Decomposing Weather Impacts on Crop Profits: the role of Agrochemical Inputs Adaptation

François Bareille (INRAE)

May 3, 2021, 11:00–12:15


Environment Economics Seminar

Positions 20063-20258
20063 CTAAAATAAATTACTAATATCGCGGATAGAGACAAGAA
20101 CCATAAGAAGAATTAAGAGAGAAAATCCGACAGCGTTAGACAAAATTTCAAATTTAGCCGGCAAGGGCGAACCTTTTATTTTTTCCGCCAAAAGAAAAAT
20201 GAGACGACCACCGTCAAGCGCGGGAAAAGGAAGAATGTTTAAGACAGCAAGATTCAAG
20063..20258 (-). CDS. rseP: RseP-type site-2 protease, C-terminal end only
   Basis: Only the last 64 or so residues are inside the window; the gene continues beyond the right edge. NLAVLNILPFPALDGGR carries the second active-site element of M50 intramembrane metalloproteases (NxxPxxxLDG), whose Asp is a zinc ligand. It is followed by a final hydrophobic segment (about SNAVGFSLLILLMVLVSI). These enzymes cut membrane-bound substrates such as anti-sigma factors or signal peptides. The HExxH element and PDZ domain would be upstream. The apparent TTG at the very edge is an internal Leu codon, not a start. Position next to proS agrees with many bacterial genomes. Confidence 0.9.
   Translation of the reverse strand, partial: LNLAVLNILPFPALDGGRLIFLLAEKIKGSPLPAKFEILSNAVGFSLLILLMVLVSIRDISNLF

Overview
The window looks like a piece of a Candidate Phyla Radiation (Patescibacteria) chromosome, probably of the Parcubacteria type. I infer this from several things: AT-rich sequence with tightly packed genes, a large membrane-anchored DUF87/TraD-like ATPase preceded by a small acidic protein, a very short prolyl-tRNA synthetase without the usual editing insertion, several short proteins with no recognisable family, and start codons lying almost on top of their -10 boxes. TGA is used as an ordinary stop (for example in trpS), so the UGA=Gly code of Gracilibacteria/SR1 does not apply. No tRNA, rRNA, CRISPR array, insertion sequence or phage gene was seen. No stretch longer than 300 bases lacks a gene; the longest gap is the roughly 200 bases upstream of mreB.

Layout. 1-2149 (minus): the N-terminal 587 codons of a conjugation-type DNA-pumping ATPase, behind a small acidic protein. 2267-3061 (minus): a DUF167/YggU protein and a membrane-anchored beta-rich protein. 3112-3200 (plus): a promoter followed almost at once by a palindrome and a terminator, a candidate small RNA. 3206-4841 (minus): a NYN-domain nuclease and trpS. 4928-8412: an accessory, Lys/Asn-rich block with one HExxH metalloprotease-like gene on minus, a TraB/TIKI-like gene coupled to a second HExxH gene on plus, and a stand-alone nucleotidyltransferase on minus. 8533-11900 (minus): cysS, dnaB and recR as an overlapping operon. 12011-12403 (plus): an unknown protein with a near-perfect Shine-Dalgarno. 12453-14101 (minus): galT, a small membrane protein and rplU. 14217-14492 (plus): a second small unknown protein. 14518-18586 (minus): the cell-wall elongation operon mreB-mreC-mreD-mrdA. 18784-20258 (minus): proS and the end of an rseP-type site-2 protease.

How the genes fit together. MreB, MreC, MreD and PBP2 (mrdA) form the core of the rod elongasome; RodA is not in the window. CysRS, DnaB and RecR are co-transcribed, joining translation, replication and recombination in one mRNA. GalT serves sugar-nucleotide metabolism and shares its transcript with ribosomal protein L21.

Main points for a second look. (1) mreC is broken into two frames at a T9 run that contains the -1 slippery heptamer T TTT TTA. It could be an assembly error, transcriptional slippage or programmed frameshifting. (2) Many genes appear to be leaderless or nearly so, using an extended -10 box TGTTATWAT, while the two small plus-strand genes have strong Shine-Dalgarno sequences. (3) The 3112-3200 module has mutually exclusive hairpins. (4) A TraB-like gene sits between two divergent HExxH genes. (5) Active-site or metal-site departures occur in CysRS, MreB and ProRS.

The costs of climate change on agriculture depends critically on farmers' adaptation. In this paper, we investigate how farmers adapt their input mix in response to weather fluctuations during the growing season using individual panel data from Meuse (France) between 2006 and 2012. Specifically, we estimate structural models of profit-maximizer farmers with crop-specific yields and input-specific demand functions, conditionally on farm and year fixed effects. The results show that weather fluctuations affects crop yields but that farmers adapt their fertilizers and pesticides applications to limit the negative impacts. The effects are heterogeneous among crops and inputs. Temperatures and precipitations affect also the inputs productivity and reduce the substitution between the inputs. We use our estimates to simulate the impacts of climate change and show that farmers' profits in Meuse will reduce by 3.02% in 2050 under a RCP 4.5 scenario, principally due to a direct effect on plant growth. Society could however benefit from adaptation as the reduction in damages due to agrochemicals' negative externalities represent twice the market costs bared by the agricultural sector. (with Raja Chakir)